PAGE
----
U of A "Snowmobike" takes sixth

University of Alberta engineers have realized the ultimate toy for the adult technocrat.

The love-child of a snowmobile and a sports-bike was unveiled last week to an audience of peers from across North America. Competing in the Clean Snowmobile Challenge in Jackson Hole, Wyoming, U of A engineers reworked an existing snowmobile’s design. Categories included emissions testing, fuel economy/range and overall feasibility of design.

Engineers from the U of A joined 13 other universities and colleges to compete for thousands of dollars in prize money and the chance to show off their new toys. U of A project co-ordinator Ryan Bailey said his team was focused on "the competition’s main objectives: reduce exhaust emissions by 50 per cent and reduce noise levels to below 74 decibels at 50 feet." All of this was to be done, said Bailey, "while maintaining the stock two-stroke performance."

To better achieve these requirements, the U of A team chose a 1998 Polaris XCR 440 Chassis and replaced the standard two-stroke engine with a 600cc 1997 Suzuki GSX R engine. To increase the performance of the Suzuki engine, they added fuel injection, producing an estimated 80hp at 9200 rpm. In addition to many other adjustments made to accommodate the union of bike and snow beast, students removed the stock drivers of the chassis and replaced them with an internal driver/track assembly. These adjustments allowed for a looser track, which increased the vehicle’s torque.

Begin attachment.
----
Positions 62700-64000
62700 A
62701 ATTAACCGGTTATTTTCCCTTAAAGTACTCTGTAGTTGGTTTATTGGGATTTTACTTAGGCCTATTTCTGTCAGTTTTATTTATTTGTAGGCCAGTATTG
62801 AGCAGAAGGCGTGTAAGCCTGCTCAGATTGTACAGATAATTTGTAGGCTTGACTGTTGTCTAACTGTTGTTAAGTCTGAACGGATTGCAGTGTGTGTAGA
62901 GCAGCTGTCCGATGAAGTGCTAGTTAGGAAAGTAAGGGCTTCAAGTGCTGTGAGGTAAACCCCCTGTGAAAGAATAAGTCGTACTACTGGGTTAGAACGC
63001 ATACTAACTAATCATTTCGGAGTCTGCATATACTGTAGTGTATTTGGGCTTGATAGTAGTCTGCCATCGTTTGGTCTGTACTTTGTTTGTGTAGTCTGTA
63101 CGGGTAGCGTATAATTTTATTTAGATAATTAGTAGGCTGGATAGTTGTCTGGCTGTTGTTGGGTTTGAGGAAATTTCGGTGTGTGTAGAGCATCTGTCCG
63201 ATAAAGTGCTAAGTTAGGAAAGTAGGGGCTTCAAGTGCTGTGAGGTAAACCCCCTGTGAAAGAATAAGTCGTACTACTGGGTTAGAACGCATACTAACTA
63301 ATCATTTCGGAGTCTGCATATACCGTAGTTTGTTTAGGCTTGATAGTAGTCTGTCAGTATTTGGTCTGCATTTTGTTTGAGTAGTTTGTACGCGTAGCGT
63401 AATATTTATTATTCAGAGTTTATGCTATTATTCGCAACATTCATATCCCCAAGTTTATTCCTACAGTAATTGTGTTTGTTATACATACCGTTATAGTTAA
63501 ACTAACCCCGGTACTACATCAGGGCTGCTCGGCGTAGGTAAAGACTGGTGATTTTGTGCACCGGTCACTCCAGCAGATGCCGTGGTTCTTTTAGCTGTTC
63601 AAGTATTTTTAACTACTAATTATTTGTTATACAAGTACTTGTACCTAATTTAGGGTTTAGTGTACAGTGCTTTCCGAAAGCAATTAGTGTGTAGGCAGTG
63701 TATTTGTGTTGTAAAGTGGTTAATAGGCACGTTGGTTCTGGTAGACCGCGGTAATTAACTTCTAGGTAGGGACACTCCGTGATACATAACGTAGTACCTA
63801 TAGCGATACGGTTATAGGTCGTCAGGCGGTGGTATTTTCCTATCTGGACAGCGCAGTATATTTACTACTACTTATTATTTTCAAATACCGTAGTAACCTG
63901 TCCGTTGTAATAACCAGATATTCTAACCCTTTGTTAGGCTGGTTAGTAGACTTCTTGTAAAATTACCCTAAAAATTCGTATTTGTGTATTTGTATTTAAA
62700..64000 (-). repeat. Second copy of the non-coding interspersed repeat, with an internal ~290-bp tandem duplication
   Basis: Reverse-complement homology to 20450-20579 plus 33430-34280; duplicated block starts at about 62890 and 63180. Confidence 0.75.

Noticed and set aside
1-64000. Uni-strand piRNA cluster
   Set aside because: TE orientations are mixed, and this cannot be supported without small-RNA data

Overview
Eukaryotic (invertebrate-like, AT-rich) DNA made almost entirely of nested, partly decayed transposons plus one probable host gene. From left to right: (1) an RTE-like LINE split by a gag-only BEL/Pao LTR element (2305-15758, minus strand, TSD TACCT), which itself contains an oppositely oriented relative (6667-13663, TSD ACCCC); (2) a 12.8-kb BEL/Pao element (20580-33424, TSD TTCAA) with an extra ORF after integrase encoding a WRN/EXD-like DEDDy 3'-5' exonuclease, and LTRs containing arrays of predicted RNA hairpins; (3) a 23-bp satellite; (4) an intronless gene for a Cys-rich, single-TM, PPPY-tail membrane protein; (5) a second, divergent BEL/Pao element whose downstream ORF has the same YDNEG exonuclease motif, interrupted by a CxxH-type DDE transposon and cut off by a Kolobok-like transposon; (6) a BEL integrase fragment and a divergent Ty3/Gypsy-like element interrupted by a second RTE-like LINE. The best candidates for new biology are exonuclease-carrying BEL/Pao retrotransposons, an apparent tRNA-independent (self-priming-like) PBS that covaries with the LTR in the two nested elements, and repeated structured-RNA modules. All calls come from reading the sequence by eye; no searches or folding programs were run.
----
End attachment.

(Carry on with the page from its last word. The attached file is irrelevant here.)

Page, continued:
The U of A placed sixth in the competition, but Bailey seemed pleased with how well Alberta’s university engineers fared against other institutions.

"We were one of only four teams that passed both the emissions and noise events."

The University of Waterloo placed first overall, winning in fuel economy, hill climb and presentation.

Prospective engineering student Rob McSchmidt thought the project was intriguing.

"I am curious to the possibility of using a 750cc GSX R engine for the same project, since I own that motorbike and I am aware of the horsepower capabilities," he said. "I hope that when I am in engineering I can work on projects such as this."

When asked if he would like to ride future project snowmobiles, McSchmidt responded, "damn straight."


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